• The development of a mathematical "correlation," a tool that will enable engineers to design heat exchangers – the radiator-like devices that release heat to the environment after it has been absorbed during cooling – for future carbon dioxide-based systems. The mathematical correlation developed at Purdue, which will be published in a popular engineering handbook, enables engineers to determine how large a heat exchanger needs to be to provide cooling for a given area.
• The development of a new method enabling engineers to predict the effects of lubricating oils on the changing pressure inside carbon dioxide-based air conditioners. Understanding the drop in pressure caused by the oil, which mixes with the refrigerant and lubricates the compressor, is vital to predicting how well an air conditioner will perform.
Although carbon dioxide is a global-warming gas, conventional refrigerants called hydrofluorocarbons cause about 1,400 times more global warming than the same quantity of carbon dioxide. Meanwhile, the tiny quantities of carbon dioxide that would be released from air conditioners would be insignificant, compared to the huge amounts produced from burning fossil fuels for energy and transportation, says Eckhard Groll, an associate professor of mechanical engineering at Purdue.
Carbon dioxide is promising for systems that must be small and light-weight, such as automotive or portable air conditioners. Various factors, including the high operating pressure required for carbon-dioxide systems, enable the refrigerant to flow through small-diameter tubing, which allows engineers to design more compact air conditioners.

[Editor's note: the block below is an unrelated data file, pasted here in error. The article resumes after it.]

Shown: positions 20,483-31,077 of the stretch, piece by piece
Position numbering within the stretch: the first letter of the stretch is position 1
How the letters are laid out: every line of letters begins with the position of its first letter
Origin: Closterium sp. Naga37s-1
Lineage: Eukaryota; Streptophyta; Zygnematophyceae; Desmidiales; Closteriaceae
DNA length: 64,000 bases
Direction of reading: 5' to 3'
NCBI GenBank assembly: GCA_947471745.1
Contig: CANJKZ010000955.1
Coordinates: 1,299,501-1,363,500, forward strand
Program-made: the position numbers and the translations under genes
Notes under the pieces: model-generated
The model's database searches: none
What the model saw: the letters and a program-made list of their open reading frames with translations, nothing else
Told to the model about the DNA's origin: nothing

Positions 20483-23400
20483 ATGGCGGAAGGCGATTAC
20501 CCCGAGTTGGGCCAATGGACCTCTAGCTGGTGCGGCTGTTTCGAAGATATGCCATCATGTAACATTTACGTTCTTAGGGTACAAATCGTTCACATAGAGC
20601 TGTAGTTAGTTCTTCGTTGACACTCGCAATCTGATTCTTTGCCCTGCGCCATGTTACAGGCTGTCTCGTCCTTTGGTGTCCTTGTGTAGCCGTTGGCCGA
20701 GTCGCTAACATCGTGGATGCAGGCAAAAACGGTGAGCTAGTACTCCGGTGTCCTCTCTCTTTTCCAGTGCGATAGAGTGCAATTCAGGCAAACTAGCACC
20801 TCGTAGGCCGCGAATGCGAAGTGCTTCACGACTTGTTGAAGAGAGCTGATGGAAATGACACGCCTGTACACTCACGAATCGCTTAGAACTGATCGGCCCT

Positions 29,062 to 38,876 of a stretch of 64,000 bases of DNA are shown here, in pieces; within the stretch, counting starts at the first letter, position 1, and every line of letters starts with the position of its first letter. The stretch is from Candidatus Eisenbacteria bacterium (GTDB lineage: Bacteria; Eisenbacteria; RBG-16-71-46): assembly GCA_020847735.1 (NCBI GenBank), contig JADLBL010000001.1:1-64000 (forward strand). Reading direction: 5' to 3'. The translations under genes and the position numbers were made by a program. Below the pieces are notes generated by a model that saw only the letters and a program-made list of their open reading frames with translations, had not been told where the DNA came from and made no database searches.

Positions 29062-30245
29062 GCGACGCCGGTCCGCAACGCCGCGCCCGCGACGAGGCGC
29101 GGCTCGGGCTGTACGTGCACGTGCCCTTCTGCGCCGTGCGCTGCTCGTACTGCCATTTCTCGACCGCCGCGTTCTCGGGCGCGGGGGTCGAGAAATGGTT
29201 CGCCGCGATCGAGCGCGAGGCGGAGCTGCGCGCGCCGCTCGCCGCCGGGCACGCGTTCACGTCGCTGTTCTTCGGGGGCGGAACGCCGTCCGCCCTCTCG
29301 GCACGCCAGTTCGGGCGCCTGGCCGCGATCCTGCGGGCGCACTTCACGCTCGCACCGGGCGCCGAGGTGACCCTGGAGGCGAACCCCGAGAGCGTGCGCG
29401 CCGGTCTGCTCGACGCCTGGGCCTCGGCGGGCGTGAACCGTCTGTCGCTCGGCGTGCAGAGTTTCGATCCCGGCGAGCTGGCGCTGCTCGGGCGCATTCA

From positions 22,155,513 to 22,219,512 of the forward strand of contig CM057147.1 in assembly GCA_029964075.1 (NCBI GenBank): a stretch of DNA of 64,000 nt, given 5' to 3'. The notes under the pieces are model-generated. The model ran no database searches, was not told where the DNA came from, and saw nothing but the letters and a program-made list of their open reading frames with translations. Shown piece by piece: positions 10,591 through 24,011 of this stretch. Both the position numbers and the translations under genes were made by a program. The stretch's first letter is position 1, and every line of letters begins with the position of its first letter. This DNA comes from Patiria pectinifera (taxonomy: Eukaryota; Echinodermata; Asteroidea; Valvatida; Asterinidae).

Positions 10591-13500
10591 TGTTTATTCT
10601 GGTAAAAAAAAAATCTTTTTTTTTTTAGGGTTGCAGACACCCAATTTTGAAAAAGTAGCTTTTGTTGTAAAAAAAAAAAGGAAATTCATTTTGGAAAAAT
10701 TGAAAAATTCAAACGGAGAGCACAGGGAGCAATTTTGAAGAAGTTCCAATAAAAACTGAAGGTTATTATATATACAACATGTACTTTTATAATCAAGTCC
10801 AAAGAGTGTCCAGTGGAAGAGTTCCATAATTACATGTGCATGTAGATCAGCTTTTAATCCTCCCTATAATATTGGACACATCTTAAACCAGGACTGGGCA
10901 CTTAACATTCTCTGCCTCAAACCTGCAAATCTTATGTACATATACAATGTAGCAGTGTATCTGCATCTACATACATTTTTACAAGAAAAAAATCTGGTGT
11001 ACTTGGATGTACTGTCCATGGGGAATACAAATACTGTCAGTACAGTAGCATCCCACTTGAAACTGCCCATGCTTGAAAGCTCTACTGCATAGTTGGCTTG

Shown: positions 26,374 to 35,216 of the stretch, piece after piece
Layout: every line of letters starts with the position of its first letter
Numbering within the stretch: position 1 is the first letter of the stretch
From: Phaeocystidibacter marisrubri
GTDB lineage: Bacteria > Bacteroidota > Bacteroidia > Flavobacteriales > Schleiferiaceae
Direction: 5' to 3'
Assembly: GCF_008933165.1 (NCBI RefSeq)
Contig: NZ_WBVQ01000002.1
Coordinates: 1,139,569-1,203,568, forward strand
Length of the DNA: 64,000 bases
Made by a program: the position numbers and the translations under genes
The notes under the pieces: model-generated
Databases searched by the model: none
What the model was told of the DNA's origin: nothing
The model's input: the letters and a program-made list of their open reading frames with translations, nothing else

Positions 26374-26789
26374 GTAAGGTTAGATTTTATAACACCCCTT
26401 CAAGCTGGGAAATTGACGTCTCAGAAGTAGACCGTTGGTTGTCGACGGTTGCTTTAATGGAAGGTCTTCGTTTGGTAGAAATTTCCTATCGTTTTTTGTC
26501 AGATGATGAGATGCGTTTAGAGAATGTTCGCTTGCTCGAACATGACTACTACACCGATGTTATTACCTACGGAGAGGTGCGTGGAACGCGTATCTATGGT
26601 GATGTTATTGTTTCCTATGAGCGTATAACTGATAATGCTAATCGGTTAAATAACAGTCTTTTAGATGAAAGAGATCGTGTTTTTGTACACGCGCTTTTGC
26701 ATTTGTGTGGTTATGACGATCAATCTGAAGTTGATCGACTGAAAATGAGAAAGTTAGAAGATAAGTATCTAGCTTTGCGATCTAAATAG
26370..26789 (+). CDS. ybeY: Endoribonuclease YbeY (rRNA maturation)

More stringent environmental regulations now require that refrigerants removed during the maintenance and repair of air conditioners be captured with special equipment, instead of being released into the atmosphere as they have been in the past. The new "recovery" equipment is expensive and will require more training to operate, important considerations for the U.S. Army and Air Force, which together use about 40,000 portable field air conditioners. The units, which could be likened to large residential window-unit air conditioners, are hauled into the field for a variety of purposes, such as cooling troops and electronic equipment.
"For every unit they buy, they will need to buy a recovery unit," Groll says. "That's a significant cost because the recovery unit is almost as expensive as the original unit. Another problem is training. It can be done, but it's much more difficult than using carbon dioxide, where you could just open a valve and release it to the atmosphere."